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How one enslaving wasp eats through another

Parasite that forces trees to do its bidding gets enslaved itself

12:00pm, March 16, 2017
Euderus set wasp

PRETTY LITTLE KILLER  Springtime for parasitoids in the southeastern United States means a female Euderus set wasp (one shown) searches oak stems for victims hidden inside.

Parasites can drive their hosts to do weird, dumb things. But in certain oak trees, the parasites themselves get played.

“Creepy and awesome,” says Kelly Weinersmith of Rice University in Houston, who has helped reveal a Russian doll of nested parasitisms.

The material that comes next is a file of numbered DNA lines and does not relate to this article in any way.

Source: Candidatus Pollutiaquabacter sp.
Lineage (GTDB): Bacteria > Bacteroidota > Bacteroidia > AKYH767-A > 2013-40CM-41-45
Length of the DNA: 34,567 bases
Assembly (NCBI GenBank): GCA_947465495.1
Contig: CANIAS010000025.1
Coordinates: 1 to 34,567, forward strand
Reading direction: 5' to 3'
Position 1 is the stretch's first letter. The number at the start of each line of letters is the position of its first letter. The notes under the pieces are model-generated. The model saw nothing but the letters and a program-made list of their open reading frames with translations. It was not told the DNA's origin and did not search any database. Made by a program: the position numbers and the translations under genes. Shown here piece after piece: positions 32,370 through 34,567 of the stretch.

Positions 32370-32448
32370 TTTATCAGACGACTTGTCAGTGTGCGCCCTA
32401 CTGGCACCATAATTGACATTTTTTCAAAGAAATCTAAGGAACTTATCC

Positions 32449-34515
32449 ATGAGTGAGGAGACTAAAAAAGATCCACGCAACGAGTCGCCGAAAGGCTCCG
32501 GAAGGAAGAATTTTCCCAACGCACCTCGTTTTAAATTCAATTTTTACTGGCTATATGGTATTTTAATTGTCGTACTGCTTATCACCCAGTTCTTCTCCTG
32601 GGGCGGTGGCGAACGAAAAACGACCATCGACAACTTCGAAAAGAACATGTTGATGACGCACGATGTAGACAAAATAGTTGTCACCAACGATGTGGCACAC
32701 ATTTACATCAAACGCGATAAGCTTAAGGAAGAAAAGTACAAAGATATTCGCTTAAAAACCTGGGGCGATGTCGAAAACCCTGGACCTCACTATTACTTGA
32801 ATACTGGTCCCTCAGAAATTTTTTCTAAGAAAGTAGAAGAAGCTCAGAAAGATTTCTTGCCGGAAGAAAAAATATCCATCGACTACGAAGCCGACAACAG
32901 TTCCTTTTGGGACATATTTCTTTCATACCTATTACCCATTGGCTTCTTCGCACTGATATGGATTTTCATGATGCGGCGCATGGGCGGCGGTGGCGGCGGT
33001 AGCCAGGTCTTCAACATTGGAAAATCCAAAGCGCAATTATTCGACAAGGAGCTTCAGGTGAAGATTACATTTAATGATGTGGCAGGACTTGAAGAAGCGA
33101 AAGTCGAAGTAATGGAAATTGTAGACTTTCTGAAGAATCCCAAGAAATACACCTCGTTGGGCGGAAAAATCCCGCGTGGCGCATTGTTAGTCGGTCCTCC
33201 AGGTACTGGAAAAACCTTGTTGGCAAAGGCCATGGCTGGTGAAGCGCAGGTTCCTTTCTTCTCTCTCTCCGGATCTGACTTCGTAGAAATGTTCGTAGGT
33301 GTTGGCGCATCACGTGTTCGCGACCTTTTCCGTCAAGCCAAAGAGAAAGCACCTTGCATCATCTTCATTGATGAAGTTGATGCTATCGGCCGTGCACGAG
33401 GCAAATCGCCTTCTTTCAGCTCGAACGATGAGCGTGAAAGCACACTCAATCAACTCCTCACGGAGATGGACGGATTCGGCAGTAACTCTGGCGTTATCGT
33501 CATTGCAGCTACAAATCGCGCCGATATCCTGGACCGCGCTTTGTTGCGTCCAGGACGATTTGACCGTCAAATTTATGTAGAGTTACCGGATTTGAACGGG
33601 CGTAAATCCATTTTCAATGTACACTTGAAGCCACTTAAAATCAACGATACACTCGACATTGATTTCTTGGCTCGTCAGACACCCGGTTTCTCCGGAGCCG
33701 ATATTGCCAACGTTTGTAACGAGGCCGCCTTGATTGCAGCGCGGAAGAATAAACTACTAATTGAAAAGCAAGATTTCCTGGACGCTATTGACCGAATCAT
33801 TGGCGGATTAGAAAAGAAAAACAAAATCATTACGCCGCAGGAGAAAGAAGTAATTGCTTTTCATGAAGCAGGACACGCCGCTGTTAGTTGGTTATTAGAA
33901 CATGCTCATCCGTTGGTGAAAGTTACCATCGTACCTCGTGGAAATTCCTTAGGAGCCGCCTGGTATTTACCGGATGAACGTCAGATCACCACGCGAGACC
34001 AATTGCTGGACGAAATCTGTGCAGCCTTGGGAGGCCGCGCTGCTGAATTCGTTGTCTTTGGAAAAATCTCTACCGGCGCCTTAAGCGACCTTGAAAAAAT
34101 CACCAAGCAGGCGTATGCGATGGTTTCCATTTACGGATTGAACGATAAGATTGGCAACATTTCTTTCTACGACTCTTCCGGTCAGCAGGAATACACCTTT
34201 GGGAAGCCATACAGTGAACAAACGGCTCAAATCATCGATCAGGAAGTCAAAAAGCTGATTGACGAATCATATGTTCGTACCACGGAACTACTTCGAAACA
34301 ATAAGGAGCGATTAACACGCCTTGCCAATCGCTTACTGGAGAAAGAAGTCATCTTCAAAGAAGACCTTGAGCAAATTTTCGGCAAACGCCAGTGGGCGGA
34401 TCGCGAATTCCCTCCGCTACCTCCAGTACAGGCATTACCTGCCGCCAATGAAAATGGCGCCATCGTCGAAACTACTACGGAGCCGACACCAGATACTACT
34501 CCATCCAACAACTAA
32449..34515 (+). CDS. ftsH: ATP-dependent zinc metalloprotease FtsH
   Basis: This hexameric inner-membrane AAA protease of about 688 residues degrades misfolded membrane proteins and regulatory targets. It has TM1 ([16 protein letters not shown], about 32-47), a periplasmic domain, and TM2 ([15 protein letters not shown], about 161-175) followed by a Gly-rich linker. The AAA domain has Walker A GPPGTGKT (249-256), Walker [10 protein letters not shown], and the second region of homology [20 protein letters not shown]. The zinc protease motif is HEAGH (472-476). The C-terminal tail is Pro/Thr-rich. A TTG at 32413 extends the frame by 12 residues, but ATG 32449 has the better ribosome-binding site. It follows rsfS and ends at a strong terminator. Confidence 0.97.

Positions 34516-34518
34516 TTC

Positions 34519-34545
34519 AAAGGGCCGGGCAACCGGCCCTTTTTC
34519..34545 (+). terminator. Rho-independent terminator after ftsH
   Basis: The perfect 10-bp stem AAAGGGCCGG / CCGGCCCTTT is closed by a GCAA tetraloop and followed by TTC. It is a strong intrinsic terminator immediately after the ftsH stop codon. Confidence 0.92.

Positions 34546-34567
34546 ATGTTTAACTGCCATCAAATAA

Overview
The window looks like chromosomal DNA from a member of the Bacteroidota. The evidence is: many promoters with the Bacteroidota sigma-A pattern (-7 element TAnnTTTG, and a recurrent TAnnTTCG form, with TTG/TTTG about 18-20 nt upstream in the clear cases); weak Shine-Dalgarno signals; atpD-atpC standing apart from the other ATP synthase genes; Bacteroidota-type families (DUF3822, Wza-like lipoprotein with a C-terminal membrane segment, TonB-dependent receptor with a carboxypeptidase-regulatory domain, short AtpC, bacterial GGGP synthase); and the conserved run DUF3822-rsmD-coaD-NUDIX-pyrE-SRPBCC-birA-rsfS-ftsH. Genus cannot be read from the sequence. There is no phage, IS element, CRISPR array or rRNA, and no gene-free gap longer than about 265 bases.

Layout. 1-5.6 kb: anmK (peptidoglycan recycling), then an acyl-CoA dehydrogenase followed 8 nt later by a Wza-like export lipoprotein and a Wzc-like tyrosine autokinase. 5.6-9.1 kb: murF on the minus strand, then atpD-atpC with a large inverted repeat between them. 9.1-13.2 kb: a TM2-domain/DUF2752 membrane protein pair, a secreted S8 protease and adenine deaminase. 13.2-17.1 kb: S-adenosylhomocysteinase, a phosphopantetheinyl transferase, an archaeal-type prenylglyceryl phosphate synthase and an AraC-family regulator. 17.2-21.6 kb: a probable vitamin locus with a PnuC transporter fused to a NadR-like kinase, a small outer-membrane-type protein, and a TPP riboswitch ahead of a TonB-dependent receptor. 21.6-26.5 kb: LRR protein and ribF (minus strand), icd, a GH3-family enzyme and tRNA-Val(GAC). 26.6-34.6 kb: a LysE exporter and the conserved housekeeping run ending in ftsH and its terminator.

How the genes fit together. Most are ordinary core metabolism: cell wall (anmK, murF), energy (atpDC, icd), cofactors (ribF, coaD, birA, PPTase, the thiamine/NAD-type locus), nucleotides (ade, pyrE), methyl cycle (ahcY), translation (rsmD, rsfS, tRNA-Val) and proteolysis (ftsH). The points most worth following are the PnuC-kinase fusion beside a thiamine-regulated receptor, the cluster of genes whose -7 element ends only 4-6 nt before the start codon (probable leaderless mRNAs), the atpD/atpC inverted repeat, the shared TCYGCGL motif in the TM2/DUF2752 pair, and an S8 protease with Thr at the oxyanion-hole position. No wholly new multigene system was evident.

The saga begins when two majestic live oak species in the southeastern United States send out new shoots, and female crypt gall wasps (Bassettia pallida) arrive to lay eggs. A wasp mom uses the delivery ­end of her reproductive tract to drill through tree bark, injecting each of her eggs into a separate spot in the oak.

Wasp biochemistry induces the tree to form a botanical womb with an edible lining largely free of oak defense chemicals. The tree is hijacked into nurturing each larva, and wasp life is good — until the unlucky ones get noticed by a second exploiter.

Another wasp species, a newly discovered Euderus

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